Materials and Methods
Men (n = 10) and nonpregnant women (n = 10) were recruited. Informed consent was obtained from each participant and information such as height and weight, age, current medical conditions, and medications were recorded. None of the participants had any significant medical condition. The mean age for men was 36.2 years (range: 21–57) and for women was 28.2 years (range: 19–48). Four of the women were using estrogen‐containing medications, three women were using oral contraceptives (Yasmin, Diane 35 and Levlen ED), and one was using a hormone replacement cream (Biest Cream, 0.5% Progesterone 2% UNG PCCA).
Ethical approval for this work was obtained from the Hunter New England Human Research Ethics Committee (HNEHREC 08/05/21/4.01) and the University of Newcastle Human Research Ethics Committee (H‐2009‐0177).
Blood was collected by venipuncture into EDTA vacutainers and handled at room temperature until centrifugation. Blood for biochemical analyses was collected into lithium–heparin tubes and placed on ice until centrifugation at 4°C. Samples were processed by Hunter Area Pathology Service, Newcastle, NSW. Blood samples were spun at 3000 g for 15 min. EDTA blood was spun for 15 min at 1500 g. Urine samples were collected by each participant and kept at room temperature prior to storage at −20°C.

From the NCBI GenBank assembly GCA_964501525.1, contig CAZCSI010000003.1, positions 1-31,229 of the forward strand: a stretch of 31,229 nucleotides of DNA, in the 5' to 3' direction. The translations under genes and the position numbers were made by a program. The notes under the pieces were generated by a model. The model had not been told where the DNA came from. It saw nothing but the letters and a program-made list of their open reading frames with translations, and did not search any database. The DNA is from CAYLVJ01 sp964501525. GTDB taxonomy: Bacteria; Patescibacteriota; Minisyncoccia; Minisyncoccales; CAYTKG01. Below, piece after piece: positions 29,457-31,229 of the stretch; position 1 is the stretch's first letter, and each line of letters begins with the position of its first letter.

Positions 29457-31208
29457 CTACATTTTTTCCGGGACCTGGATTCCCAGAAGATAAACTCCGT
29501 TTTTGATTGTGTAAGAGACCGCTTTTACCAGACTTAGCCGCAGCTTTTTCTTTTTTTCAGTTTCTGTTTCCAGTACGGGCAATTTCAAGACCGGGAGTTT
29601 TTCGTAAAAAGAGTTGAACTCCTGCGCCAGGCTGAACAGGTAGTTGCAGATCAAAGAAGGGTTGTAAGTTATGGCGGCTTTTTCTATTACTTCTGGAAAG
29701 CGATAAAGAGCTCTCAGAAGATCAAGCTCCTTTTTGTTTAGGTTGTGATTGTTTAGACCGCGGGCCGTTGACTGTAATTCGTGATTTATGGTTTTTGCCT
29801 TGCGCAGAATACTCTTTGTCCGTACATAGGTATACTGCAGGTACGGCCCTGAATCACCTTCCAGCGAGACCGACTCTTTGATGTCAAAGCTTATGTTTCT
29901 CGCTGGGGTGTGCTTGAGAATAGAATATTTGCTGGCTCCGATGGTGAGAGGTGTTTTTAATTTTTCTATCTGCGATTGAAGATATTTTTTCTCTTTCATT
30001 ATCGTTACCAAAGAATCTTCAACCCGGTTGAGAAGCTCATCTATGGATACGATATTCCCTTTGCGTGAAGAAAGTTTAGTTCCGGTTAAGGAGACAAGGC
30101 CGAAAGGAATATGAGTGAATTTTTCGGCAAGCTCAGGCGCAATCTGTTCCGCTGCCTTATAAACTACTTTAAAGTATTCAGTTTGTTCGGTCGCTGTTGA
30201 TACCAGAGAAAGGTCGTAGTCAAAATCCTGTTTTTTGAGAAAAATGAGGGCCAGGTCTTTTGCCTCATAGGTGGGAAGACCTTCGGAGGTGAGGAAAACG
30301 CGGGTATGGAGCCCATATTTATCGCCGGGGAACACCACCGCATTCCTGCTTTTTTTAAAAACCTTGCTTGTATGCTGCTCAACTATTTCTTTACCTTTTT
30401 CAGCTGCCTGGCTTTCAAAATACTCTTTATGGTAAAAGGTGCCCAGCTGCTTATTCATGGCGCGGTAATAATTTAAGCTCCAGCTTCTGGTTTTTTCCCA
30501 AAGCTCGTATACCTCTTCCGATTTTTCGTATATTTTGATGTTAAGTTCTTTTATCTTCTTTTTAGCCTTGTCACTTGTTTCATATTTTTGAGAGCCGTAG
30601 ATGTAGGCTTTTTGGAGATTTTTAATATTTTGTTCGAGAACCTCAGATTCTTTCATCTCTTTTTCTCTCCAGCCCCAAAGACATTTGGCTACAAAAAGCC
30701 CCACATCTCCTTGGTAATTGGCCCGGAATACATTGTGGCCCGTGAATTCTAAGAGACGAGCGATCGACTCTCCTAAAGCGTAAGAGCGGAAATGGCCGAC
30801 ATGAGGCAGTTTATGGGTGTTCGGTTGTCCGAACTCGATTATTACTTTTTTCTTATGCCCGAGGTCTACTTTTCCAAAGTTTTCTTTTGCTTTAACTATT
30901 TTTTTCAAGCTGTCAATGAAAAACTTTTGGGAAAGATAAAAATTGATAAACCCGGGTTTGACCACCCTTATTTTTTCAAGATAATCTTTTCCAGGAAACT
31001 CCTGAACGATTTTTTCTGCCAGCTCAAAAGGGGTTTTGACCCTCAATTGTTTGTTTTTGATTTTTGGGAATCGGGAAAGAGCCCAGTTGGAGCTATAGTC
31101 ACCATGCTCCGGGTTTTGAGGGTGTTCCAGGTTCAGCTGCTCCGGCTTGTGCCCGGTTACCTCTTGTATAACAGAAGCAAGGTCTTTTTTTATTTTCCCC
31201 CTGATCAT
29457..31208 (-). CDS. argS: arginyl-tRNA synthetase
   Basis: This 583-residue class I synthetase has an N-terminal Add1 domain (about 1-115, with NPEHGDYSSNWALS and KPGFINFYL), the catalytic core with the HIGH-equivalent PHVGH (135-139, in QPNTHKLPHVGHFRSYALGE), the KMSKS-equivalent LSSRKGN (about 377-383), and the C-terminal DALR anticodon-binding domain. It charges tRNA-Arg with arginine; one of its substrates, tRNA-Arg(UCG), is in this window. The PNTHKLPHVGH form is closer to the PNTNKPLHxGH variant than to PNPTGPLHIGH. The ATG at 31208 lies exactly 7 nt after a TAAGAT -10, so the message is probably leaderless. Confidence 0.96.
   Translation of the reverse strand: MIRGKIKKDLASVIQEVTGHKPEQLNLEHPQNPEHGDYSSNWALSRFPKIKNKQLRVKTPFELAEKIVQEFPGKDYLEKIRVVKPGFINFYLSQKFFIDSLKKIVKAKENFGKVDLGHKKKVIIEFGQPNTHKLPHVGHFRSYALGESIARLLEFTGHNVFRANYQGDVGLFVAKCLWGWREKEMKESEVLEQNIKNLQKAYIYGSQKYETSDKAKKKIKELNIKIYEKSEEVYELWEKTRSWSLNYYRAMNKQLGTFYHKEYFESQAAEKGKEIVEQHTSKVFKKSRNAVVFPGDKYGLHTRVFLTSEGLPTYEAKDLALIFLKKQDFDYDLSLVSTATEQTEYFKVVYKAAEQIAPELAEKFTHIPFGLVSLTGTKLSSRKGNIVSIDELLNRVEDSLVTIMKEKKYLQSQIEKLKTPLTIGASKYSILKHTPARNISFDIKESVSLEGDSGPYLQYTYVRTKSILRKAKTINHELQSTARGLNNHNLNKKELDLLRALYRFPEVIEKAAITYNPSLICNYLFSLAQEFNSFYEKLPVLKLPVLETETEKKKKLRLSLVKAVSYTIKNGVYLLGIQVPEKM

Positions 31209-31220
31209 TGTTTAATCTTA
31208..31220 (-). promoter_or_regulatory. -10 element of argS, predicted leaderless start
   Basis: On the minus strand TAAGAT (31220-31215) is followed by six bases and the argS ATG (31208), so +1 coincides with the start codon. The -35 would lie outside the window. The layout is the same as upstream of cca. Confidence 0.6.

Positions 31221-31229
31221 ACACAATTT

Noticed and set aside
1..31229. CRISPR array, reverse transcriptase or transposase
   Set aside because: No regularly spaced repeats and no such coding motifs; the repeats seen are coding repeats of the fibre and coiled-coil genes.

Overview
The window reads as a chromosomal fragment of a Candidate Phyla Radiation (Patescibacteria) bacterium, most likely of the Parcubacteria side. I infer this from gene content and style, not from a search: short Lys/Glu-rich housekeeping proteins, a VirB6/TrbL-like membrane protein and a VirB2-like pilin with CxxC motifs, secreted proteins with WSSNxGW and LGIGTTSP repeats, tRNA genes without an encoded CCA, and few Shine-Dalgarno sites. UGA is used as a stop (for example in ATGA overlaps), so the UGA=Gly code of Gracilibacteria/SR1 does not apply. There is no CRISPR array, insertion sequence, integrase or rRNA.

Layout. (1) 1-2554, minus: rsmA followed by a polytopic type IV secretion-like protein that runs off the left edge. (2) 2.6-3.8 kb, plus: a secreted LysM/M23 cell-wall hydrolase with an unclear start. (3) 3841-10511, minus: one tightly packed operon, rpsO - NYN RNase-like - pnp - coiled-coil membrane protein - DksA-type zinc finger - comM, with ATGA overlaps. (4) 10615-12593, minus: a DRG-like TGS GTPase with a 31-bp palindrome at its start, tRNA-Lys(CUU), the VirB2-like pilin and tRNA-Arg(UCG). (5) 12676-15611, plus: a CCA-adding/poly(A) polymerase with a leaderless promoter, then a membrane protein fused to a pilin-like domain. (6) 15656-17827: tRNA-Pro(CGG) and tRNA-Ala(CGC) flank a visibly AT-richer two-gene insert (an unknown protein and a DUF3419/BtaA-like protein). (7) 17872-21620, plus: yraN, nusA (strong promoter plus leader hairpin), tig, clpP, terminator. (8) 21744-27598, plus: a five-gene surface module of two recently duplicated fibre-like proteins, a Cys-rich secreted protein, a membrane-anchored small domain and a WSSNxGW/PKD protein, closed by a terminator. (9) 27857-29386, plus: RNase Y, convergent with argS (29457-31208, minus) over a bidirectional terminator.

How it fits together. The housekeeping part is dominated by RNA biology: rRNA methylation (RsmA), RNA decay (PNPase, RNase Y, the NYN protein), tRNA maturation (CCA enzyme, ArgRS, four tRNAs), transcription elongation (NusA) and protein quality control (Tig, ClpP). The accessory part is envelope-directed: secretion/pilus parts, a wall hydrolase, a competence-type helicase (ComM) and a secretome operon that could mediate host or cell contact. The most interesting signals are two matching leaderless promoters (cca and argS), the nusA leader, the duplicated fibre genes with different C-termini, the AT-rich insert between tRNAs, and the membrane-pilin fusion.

Urine dialysis and concentration
Urine samples were dialyzed to pH 7.5 in 20 kDa Slide‐A‐Lyzer dialysis cassettes (Thermo Fisher Scientific, IL), which had been presoaked in phosphate–phosphate buffer (0.012 mol/L NaH2PO4.2H2O, 0.087 mol/L Na2HPO4.12H2O, 0.001 mol/L EDTA, 0.075 mol/L NaCl, pH 7.5) and weighed before sample addition. Samples were dialyzed against this pH 7.5 phosphate–phosphate buffer for 24 h at room temperature with constant stirring and one change of buffer. Cassettes were weighed after completing dialysis and samples restored to their original volume by addition of distilled H2O. Aliquots of dialyzed urine were then removed and stored at −20°C for measurement of uACE and uAGT.
Samples were then concentrated for measurement of prorenin and active renin. Dialyzed urine was placed in Amicon Ultra‐15, 10 kDa centrifugal filters (Merck Millipore, Darmstadt, Germany) and concentrated ~5× by centrifugation at 4000 rcf at room temperature. The exact volume of each sample was recorded after concentration so that the degree to which they were concentrated could be calculated. Concentrated urine samples were stored at −20°C for the subsequent measurement of active renin and prorenin.
Urinary and plasma creatinine, albumin, and protein were measured using Siemens Flex reagent cartridges for the respective proteins, while electrolytes were measured using a Siemens V‐Lyte integrated multisensor and all read using a Siemens Dimension Vista 1500 chemistry analyzer at Hunter Area Pathology Service (Newcastle, NSW, Australia).